The following Corporate Crime guidance note Produced in partnership with Jeremy Kanarek, Amanda Raad, Tina Yu and Susan Zhu of Ropes & Gray provides comprehensive and up to date legal information covering:
The US Foreign Corrupt Practices Act of 1977 (FCPA) is part of US federal law, which prohibits corrupt payments to or for foreign public officials. It is, therefore, the US equivalent of the Bribery Act 2010 (BA 2010) (and preceding UK legislation) dealing with bribery and corruption 'though there are important differences between the two laws'.
For more information on the FCPA, consider Practice Notes: FCPA—who it applies to and what it prohibits (US) and The Foreign Corrupt Practices Act—background (US).
To understand the similarities and differences between the US FCPA and the UK Bribery Act 2010, see Practice Notes: The US Foreign Corrupt Practices Act and the UK Bribery Act 2010 compared and The US Foreign Corrupt Practices Act 1977 (FCPA 1977) and Bribery Act 2010 (BA 2010) comparison table.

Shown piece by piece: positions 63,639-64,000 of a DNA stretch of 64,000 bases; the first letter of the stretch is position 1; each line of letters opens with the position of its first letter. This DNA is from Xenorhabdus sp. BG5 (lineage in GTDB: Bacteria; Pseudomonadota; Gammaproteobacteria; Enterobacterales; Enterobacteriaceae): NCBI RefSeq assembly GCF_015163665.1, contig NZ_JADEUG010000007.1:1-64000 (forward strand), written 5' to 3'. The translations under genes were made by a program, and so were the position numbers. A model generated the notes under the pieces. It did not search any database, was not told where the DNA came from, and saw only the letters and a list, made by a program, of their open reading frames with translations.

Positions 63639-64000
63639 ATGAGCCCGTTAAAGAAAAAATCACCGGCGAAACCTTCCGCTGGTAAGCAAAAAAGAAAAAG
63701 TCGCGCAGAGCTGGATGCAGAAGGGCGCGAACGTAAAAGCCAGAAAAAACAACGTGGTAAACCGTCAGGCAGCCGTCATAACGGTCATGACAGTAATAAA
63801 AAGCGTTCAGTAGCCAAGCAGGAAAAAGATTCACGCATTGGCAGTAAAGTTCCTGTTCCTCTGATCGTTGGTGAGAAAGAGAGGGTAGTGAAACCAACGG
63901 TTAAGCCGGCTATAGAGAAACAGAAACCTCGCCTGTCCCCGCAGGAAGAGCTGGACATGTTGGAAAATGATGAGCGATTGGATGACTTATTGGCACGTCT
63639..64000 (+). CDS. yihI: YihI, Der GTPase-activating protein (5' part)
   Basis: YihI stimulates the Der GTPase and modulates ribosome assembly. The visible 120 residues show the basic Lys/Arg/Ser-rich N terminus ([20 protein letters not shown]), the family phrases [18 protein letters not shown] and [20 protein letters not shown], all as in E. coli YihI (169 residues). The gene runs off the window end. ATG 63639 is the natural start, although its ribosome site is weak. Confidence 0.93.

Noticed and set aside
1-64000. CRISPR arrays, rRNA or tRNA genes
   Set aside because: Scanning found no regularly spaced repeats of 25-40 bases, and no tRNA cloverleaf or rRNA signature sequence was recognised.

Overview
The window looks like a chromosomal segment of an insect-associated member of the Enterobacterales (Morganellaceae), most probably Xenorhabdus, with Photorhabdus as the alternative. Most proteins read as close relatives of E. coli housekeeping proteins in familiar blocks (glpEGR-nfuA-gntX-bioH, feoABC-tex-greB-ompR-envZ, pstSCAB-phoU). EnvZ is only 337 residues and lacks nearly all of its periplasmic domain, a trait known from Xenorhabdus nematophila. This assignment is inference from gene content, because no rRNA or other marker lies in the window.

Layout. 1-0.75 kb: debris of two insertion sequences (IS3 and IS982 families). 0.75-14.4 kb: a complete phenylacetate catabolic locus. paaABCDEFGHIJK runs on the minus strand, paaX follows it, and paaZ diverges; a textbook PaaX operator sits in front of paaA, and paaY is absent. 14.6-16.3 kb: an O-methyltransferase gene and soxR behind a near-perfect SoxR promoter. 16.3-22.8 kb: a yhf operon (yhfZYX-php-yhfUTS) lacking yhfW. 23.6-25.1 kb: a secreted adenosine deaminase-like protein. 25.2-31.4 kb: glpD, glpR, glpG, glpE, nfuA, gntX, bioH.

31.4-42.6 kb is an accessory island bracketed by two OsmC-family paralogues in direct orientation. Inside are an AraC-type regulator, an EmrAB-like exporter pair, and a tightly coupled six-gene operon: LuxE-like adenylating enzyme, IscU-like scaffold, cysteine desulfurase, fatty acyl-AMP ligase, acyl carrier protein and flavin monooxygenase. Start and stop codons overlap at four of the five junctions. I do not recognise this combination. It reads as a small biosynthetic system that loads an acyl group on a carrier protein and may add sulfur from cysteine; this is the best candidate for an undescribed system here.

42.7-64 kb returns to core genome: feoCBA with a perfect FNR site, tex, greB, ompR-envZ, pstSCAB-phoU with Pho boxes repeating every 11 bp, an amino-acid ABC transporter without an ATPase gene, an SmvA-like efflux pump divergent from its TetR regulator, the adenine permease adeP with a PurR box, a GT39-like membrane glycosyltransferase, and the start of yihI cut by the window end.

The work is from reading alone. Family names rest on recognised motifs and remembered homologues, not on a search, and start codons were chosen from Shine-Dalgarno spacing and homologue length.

Corporates with a transatlantic presence and their individual employees could face both simultaneous investigations for breaches of the FCPA and BA 2010 and simultaneous enforcement actions. This Practice Note considers the key issues which arise during enforcement for breaches of the FCPA and provides practical insight for practitioners dealing with the US enforcement authorities.
The US Department of Justice (DOJ) and Securities and Exchange Commission (SEC) have joint authority to enforce the FCPA violations and can and do conduct parallel investigations of the same subject. For further information
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